2017 ORS 744.810¹
Conditions under which reinsurance intermediary manager and reinsurer may enter into transactions

A reinsurance intermediary manager and the reinsurer it represents in that capacity may enter a transaction only pursuant to a written contract that specifies the responsibilities of each party and otherwise satisfies the requirements of this section. The contract must be approved by the board of directors of the reinsurer. Not later than the 30th day before the reinsurer assumes or cedes business through the reinsurance intermediary manager, a true copy of the approved contract must be filed with the Director of the Department of Consumer and Business Services for approval. The contract must at least provide that:

(1) The reinsurer may terminate the contract for cause upon written notice to the reinsurance intermediary manager, and the reinsurer may immediately suspend the authority of the reinsurance intermediary manager to assume or cede business during the pendency of any dispute regarding the cause for termination.

(2) The reinsurance intermediary manager must render accounts to the reinsurer, accurately detailing all material transactions and including information necessary to support all commissions, charges and other fees received by or owing to the reinsurance intermediary manager and remit all funds due under the contract to the reinsurer on not less than a monthly basis.

(3) All funds collected for the account of the reinsurer must be held by the reinsurance intermediary manager in a fiduciary capacity in a qualified United States financial institution as that term is described in ORS 744.804 (Conditions under which reinsurance intermediary broker and insurer may enter into transactions). The reinsurance intermediary manager may retain not more than three months’ estimated claims payments and allocated loss adjustment expenses. The reinsurance intermediary manager must maintain a separate bank account for each reinsurer that it represents.

(4) A reinsurance intermediary manager must keep a complete record for each transaction of a contract of reinsurance as provided in this subsection. For each contract of reinsurance transacted by the reinsurance intermediary manager that is limited to first party property coverages, the reinsurance intermediary manager must keep the record for not less than five years after expiration of the contract of reinsurance. For all other contracts of reinsurance transacted by the reinsurance intermediary manager, the reinsurance intermediary manager must keep the record for not less than 10 years after expiration of each contract of reinsurance. The record must show all of the following:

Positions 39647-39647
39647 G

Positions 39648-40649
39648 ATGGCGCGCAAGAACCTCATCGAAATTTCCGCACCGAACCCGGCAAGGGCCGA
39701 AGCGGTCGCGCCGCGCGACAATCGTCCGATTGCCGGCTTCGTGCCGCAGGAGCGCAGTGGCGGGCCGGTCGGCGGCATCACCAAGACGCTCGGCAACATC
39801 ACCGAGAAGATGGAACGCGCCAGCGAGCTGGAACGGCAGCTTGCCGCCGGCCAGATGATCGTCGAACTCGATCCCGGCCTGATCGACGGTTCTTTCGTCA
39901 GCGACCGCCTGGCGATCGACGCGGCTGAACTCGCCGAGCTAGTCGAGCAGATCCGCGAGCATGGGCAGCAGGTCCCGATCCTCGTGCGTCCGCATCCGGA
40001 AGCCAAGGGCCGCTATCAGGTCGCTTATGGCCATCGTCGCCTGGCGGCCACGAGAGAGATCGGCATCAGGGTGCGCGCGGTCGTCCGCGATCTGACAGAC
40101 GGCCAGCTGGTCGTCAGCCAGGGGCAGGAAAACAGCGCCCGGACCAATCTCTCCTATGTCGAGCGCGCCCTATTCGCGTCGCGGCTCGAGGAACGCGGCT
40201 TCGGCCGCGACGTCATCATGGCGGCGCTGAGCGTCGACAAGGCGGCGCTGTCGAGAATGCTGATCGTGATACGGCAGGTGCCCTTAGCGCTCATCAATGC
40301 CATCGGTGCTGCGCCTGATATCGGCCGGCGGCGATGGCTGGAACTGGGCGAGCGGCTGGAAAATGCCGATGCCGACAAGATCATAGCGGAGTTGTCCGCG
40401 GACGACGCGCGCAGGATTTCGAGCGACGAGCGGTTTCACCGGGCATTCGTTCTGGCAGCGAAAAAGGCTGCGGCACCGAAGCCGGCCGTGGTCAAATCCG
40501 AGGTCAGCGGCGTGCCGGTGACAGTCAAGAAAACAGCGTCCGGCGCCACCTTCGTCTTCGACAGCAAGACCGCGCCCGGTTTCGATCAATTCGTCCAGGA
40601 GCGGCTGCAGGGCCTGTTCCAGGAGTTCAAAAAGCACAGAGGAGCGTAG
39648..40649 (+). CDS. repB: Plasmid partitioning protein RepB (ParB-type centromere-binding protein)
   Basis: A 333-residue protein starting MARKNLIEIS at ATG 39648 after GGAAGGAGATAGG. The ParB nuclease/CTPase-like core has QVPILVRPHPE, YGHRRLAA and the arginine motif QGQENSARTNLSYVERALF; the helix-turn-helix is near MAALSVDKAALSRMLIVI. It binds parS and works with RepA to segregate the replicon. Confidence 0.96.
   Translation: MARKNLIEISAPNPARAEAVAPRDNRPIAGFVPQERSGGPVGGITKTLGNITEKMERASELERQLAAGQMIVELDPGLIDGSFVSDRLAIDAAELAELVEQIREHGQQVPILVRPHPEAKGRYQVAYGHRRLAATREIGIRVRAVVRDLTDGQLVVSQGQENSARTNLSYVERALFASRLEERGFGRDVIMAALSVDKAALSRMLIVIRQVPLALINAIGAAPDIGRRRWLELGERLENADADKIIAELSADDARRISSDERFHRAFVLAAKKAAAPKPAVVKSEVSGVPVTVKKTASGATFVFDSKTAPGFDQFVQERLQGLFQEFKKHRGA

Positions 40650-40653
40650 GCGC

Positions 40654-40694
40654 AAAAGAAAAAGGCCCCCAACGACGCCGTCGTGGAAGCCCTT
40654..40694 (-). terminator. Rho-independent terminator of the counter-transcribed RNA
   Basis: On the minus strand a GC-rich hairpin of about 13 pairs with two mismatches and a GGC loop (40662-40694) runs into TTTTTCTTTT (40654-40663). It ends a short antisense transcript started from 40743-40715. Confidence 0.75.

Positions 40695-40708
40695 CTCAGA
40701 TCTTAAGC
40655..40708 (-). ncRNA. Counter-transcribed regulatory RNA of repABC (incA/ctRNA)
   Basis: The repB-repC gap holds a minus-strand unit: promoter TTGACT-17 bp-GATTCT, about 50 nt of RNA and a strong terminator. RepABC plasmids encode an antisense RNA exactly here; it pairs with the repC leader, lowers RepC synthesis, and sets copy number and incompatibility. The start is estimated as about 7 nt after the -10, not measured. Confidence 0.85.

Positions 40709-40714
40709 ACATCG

(a) The type of contract, limits, underwriting restrictions, classes or risks and territory.

(b) The period of coverage, including effective and expiration dates, cancellation provisions and notice required of cancellation, and disposition of outstanding reserves on covered risks.

(c) Reporting and settlement requirements of balances.

(d) The rate used to compute the reinsurance premium.

(e) Names and addresses of reinsurers.

(f) The rates of all reinsurance commissions, including the commissions on any retrocessions handled by the reinsurance intermediary manager.

(g) Related correspondence and memoranda.

(h) Proof of placement.

(i) Specific information regarding retrocessions handled by the reinsurance intermediary manager, including the identity of retrocessionaires and percentage of each contract assumed or ceded.

(j) Financial records, including premium and loss accounts.

(k) The following written evidence, when the reinsurance intermediary manager places a reinsurance contract on behalf of a ceding insurer:

(A) When the contract is procured directly from any assuming reinsurer, written evidence that the assuming reinsurer has agreed to assume the risk; or

(B) When the contract is placed through a representative of the assuming reinsurer, other than an employee, written evidence that the reinsurer has delegated binding authority to the representative.